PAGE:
Researchers at the European Bioinformatics Institute (EMBL-EBI) and the Wellcome Trust Sanger Institute have discovered that some immune cells turn themselves off by producing a steroid. The findings, published in Cell Reports, have implications for the study of cancers, autoimmune diseases and parasitic infections.
If you’ve ever used a steroid, for example cortisone cream on eczema, you’ll have seen first-hand how efficient steroids are at suppressing the immune response. Normally, when your body senses that immune cells have finished their job, it produces steroids –but which cells actually do that? In this latest study, scientists looked at Th2 immune cells during parasitic infection and saw that at a certain point, these cells produce a steroid called pregnenolone.
“We were really surprised to see that these immune cells are producing a steroid. In cell culture, we see that the steroids play a part in regulating T cell proliferation,” says Bidesh Mahata in the Teichmann group at EMBL-EBI and Sanger, who designed the study. “We had already seen that T-helper cells were producing steroids, but initially we were blind – what was going on?”
“Because we had access to data from single-cell sequencing experiments, we could conduct deep statistical analyses on a very large and comprehensive dataset,” explains Teichmann. “That pointed us to the genes involved in pregnenolone production at the point when Th2 cells are being produced, and we could deduce that the Th2 cells themselves were involved in immunosuppression.”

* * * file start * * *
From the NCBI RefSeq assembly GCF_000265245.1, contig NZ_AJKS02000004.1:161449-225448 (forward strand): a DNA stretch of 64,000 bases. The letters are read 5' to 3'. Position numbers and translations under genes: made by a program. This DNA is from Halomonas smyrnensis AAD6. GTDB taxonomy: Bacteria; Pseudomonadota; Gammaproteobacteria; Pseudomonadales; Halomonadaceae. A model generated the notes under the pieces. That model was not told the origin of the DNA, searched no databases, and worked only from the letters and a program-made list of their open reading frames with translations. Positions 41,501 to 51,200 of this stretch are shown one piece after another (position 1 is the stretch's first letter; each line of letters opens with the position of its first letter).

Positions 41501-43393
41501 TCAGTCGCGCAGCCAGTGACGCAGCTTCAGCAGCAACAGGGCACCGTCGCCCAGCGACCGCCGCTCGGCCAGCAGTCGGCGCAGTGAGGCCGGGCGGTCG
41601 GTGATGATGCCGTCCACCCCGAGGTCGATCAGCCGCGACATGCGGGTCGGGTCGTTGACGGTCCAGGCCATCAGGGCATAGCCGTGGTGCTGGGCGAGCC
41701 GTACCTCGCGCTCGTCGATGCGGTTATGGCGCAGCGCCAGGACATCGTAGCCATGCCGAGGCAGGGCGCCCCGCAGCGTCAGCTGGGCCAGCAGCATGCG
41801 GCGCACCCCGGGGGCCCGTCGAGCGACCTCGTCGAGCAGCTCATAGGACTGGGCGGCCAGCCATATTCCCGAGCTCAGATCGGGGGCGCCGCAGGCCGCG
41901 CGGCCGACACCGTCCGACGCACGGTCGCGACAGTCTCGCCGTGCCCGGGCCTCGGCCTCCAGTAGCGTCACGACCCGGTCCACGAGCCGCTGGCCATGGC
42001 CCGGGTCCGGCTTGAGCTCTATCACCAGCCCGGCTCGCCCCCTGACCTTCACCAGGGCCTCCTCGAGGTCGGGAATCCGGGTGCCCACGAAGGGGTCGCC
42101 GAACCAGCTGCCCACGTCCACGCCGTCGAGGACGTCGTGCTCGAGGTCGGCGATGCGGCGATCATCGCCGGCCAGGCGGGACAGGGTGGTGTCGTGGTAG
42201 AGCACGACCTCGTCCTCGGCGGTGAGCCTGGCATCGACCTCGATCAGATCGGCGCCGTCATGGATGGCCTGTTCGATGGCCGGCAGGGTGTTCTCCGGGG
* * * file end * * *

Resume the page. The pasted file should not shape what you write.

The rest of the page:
We were really surprised to see that these immune cells are producing a steroid.
The researchers suggest that bringing the immune system back into balance is an intrinsic part of this particular immune response.
“We confirmed our findings experimentally, showing that pregnenolone inhibits both Th cell proliferation and B cell immunoglobulin class switching,” adds Mahata. “We think this points to the idea that Th2 cells differentiate into steroid-producing cells as part of a larger mechanism to bring the immune system back into balance.”
The findings from this study are strengthened by those of the Gelfand group at National Jewish Health in Denver, US. The next step for the Genome Campus group is to figure out how the process starts, what other tissues are involved and which types of infection give rise to this response.
The study was initiated at the MRC Laboratory for Molecular Biology and followed through at the Wellcome Trust Sanger Institute and EMBL-EBI, with steroid profiling conducted by researchers at the University of Birmingham. The work was supported by a European Research Council grant (ThSWITCH) and Lister Research Prize to Sarah Teichmann.
To study the effect of commonly used drugs on bacterial envelopes, EMBL scientists applied a biochemical assay using a colour reaction. The deeper the red, the stronger the disruptive effect of the drug.